Ned Stark in “Cripples, Bastards, and Broken Things”
The context: “I think that that’s when Arya comes in to see him in his study, I’m pretty sure that’s the episode, but I’m actually can’t remember because it was, you know, a long time ago.” (The image wasn’t in HBO’s digital library, so they didn’t know either — tell us in the comments if you have a better guess than that episode! It may be from that same episode, but before Cersei comes to talk to Ned?)
The photograph: “As the first big, famous actor that I was going to work closely with, I think Sean really spoiled me, because he is such a fatherly kind of man,” Sloan said. “And he really just lets you do your job. He’s very quiet; he’s very stoic. And I think I’m so glad that it was him and not some, like, wild diva type character that would have just brought me to tears.”
“I love that image of him because he’s just in the moment,” Sloan continued. “I love images of the crew working around an actor, because it always makes me think of that analogy of the beehive — that we’re inside the beehive, and all the worker bees are just getting on with their jobs. I just love watching those little moments of all the busy bees around the actor to make sure they’re perfect before the camera rolls.”
Daenerys and Khal Drogo in “Valar Morghulis”
The context: Dany is in Qarth and goes to the House of the Undying, where her dragons are being held captive. There, she has a number of visions, including of her late husband and baby son, Rhaego (who was born dead in Season 1).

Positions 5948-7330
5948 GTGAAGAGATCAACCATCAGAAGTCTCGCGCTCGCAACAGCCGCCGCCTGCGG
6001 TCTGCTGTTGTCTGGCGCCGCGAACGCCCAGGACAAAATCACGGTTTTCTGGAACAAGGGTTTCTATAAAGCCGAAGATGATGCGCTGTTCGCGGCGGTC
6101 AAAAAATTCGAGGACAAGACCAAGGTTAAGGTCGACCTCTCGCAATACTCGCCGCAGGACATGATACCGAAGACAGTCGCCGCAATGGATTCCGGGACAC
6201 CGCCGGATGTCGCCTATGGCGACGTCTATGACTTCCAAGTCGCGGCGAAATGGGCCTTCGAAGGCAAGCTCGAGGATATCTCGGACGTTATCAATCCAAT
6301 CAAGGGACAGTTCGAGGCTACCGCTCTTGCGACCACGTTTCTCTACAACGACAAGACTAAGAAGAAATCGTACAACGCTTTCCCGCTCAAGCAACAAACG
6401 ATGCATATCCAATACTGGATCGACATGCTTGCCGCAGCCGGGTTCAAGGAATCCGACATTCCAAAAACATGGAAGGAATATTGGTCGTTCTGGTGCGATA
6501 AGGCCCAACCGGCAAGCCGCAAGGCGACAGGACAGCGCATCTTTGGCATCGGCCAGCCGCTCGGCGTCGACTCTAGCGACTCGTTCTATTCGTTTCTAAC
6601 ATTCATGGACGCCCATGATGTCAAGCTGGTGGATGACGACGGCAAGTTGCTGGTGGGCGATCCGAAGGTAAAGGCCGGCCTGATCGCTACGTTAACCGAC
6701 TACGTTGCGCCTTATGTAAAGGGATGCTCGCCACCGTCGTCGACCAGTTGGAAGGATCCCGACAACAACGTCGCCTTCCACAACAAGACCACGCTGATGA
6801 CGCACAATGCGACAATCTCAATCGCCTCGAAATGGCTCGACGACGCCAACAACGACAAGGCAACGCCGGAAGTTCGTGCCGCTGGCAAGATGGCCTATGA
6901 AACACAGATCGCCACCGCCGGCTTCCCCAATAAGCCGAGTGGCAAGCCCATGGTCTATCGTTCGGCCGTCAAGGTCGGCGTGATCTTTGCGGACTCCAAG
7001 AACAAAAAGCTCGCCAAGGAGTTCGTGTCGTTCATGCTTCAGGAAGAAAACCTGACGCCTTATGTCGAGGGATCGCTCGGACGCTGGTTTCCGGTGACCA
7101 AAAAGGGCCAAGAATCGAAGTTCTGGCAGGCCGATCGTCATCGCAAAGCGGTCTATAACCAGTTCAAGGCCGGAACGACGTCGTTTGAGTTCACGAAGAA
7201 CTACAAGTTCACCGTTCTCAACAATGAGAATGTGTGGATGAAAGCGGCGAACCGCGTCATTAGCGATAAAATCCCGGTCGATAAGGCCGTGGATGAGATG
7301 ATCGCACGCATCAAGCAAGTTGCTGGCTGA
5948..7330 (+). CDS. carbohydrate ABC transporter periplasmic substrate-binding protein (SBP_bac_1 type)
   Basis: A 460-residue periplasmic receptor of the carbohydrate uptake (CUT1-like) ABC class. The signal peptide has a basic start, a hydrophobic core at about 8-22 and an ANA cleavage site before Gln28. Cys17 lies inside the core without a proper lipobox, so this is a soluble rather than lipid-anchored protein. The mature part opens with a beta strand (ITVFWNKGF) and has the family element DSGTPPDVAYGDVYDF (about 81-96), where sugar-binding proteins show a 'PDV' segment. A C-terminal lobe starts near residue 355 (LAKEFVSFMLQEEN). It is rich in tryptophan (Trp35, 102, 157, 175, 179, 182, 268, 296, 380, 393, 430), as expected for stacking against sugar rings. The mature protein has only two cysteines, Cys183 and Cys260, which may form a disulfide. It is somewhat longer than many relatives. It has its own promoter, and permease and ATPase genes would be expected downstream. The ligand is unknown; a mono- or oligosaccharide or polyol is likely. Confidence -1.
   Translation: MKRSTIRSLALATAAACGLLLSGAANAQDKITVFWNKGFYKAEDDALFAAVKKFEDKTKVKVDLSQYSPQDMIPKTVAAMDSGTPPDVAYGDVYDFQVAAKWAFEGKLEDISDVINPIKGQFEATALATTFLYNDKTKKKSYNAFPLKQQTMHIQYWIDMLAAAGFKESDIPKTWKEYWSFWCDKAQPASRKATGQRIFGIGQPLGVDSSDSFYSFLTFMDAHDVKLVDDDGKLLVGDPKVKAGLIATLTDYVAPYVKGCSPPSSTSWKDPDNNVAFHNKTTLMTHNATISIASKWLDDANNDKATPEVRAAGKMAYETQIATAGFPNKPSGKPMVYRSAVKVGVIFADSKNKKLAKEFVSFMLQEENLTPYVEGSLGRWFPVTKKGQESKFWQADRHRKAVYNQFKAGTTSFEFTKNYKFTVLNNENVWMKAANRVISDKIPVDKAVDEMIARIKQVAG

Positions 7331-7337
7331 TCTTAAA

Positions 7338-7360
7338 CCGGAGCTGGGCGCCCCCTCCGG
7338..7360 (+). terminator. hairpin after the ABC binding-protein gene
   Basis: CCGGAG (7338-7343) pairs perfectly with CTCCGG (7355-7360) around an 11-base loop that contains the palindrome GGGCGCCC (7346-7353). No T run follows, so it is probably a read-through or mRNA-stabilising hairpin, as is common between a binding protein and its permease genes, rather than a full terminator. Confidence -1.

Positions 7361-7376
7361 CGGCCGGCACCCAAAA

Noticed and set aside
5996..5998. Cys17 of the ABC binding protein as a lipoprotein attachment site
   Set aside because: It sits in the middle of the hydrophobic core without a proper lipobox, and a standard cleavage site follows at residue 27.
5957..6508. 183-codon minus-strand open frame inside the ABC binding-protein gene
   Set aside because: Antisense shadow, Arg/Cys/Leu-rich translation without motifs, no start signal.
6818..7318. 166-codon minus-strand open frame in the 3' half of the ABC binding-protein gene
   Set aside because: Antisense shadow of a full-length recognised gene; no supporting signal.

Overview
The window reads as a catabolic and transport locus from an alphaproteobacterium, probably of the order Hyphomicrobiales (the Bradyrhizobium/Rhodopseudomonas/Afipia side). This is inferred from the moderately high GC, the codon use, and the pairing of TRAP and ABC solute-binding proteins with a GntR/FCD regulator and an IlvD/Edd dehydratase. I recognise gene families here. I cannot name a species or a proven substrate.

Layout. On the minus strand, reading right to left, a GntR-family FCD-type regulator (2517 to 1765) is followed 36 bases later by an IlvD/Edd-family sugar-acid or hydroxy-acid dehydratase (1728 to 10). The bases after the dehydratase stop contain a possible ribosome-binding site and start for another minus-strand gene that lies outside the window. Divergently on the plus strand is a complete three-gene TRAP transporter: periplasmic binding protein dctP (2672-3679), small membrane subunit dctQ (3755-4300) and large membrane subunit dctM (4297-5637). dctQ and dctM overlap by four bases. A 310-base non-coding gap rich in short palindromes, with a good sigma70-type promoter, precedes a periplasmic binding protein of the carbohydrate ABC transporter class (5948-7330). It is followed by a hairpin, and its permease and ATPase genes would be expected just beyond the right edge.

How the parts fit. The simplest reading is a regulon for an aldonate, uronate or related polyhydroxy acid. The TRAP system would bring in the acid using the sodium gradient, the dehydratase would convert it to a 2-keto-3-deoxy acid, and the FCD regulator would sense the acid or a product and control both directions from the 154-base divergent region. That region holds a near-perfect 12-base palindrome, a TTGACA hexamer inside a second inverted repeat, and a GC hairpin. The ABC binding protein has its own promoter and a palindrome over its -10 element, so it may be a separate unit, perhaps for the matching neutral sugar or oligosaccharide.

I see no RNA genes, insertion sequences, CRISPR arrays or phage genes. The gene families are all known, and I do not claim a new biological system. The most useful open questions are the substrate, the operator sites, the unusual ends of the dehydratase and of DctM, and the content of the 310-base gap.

The photograph: Baby Rhaego was played by Sloan’s daughter! Alan Taylor, the episode’s director, cast her because she had “tons of hair” and “didn’t look like a baby.” “It was Alan Taylor’s fault!” she said with a laugh. (After the episode aired, Sloan saw that someone on Reddit wrote, “I can’t believe they put a wig on a baby.”)
Sloan’s daughter is now 8, and Sloan has shown her pictures of the scene. “She knows who Jason and Emilia are,” Sloan said. “And she’s like, ‘Yeah, they’re my TV mommy and daddy.'”
Tyrion and Podrick in “Blackwater”
The context: Tyrion has taken a liking to Pod, and Pod squires for him during the Battle of the Blackwater. During the battle, Ser Mandon Moore — a member of the Kingsguard and a total jerk — tries to kill Tyrion, who is not only the hand of the king, but is the mastermind behind the battle. Ser Mandon misses Tyrion — who had taken off his helmet — but he’s slashed in the face, scarring him. Pod kills Ser Mandon, and cuddles Tyrion, who passes out.
The photograph: “Blackwater” — when Stannis attempted to invade King’s Landing by sea — was the Game of Thrones‘ first big battle episode. It was massive, and showed what Game of Thrones could do.
But Sloan loves this image for its intimacy. “Dan and Peter — I love their kind of strange relationship,” she said.
“I’m drawn to those moments of quiet, because I feel like that’s where the power is,” she said. “If there aren’t any moments of quiet emotion, you know, and moments that are real character moments, then it’s pointless. I just think that moment of Pod and Tyrion was just beautiful. It was almost like a religious painting, that moment — you know, the beautiful light.”
Beric Dondarrion in “Kissed by Fire”